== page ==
Table 3. Interventions

Week 1
DAYS 1-2
Green “Flexbar”*

    Pronation, Supination, Twist

2sets x 10reps each
Shoulder Isometrics*

    Internal and external rotation, abduction, adduction, flexion, extension

2sets x 10reps each

5sec holds

Flat-side Velcro pad, key turns 2sets x 90sec
Red “Powerweb”

    Arm in shoulder flexion, elbow extension

2sets x 30sec
Seated cone stacking

    Forearm supination and pronation

10reps, 6 cones
“Body Blade”

    Vertical rhythm, 90° shoulder abduction

10reps
“Body Blade”

    Horizontal rhythm, 90° shoulder flexion

10reps
DAY 3
Green “Flexbar”*

    Pronation, Supination, Twist

2sets x 10reps each
Green Thera-band*

    Shoulder internal and external rotation, abduction, adduction, flexion, extension

3sets x 12reps bilateral
Red “Powerweb”

    Arm in shoulder flexion, elbow extension

2sets x 30sec
“Body Blade”

    Vertical and horizontal rhythm, 90° shoulder abduction

2sets x 20sec
“Body Blade”

    Vertical and horizontal rhythm, 90° shoulder flexion

2sets x 20sec
Green Thera-band*

    Shoulder flexion/extension walkouts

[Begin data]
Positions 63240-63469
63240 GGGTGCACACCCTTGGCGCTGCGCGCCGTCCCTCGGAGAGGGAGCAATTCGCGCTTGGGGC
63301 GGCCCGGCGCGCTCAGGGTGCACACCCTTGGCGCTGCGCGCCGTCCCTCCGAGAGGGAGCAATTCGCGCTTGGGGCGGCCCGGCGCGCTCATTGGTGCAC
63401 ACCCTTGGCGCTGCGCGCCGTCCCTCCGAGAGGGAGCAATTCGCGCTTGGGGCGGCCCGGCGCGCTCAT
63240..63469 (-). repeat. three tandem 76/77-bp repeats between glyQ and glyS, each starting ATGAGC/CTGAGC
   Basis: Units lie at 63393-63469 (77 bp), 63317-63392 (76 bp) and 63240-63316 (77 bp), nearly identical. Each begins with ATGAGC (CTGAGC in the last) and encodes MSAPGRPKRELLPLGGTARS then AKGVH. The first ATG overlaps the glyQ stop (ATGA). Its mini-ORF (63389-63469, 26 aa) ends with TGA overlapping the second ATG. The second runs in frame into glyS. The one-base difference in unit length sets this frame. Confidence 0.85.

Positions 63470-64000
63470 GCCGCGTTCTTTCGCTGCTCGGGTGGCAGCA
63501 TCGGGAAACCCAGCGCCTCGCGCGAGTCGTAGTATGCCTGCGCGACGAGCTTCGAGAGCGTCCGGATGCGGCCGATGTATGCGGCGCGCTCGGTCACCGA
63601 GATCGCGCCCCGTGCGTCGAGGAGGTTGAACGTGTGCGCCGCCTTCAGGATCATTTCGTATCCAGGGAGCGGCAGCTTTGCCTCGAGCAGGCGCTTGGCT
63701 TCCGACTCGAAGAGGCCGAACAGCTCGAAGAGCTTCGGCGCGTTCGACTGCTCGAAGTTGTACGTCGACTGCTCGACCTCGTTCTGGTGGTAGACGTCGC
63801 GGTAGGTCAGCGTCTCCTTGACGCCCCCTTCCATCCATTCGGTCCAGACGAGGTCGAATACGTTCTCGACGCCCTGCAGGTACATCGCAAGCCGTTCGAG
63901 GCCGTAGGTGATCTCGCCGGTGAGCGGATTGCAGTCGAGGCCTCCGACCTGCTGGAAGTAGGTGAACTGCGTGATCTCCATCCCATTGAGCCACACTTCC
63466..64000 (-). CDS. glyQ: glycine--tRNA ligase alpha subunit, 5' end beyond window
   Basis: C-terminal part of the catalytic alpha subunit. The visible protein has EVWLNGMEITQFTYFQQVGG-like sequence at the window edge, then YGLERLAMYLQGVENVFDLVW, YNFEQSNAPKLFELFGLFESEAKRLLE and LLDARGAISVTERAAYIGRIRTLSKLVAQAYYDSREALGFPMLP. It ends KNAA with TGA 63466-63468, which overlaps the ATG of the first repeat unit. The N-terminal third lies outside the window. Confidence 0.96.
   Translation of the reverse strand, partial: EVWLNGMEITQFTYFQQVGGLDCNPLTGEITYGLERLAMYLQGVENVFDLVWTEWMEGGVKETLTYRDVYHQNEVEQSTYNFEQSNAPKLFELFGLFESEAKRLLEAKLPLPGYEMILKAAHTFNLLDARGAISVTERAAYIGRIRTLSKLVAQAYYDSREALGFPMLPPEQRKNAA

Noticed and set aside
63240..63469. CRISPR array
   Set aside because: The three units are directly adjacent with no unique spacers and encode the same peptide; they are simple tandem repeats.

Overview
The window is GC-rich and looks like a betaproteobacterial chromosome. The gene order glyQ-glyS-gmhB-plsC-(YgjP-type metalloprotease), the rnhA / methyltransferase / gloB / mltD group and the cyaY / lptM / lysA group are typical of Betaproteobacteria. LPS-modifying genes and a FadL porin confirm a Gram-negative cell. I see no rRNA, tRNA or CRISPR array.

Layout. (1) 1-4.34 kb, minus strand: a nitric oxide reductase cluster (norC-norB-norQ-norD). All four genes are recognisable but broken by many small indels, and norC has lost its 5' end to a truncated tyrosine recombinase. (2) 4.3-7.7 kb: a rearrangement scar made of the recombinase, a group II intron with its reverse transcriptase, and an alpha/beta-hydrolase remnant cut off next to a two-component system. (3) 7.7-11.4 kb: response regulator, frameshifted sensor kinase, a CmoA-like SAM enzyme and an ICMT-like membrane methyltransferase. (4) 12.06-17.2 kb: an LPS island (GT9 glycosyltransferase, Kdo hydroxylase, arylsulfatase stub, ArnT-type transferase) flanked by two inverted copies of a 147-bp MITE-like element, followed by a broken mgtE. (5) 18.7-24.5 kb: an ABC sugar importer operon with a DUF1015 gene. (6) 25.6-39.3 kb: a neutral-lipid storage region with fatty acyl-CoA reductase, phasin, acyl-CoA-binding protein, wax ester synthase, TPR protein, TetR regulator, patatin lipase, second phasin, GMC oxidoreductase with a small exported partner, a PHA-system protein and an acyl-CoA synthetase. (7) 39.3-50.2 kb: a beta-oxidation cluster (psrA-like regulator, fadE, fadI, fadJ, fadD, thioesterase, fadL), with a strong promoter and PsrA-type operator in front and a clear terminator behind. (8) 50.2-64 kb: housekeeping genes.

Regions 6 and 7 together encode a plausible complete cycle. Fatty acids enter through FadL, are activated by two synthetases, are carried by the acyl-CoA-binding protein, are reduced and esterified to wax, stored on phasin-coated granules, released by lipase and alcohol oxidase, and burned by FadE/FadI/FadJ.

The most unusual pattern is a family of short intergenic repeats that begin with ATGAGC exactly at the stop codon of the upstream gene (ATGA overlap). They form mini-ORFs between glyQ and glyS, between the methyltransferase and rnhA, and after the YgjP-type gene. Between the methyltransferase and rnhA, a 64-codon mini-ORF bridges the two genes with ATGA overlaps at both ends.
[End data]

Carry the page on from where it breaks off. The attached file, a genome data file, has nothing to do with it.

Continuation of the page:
3sets x 12reps bilateral
Supine PNF

    Left UE, D1 flexion/extension

3sets x 10reps

Moderate manual resistance

Modalities

    Day 1: moist hot pack w/ICF, 2” round electrodes

    Day 2-3: Cold pack*

15min to affected area10min to affected area

*Interventions added to home exercise program were performed 1-2 times a day.

Week 2
DAY 1
Green “Flexbar”*

    Pronation, Supination, Twist

2sets x 10reps each
Green Thera-band*

    Shoulder internal and external rotation, abduction, adduction, flexion, extension

3sets x 15reps bilateral
Flat-side Velcro pad, key turns 2sets x 2min
Red “Powerweb”

    Arm in shoulder flexion, elbow extension

2sets x 60sec
“Body Blade”

    Vertical and horizontal rhythm, 90° shoulder abduction

2sets x 20sec
“Body Blade”

    Vertical and horizontal rhythm, 90° shoulder flexion

2sets x 20sec
Blue Thera-band*

    Shoulder flexion, extension, abduction, adduction walkouts

2sets x 10reps bilateral
Supine PNF

    Left UE, D1 flexion/extension

2sets x 10reps

Moderate manual resistance

Supine PNF

    Left UE, D2 flexion/extension

2sets x 10reps

Moderate manual resistance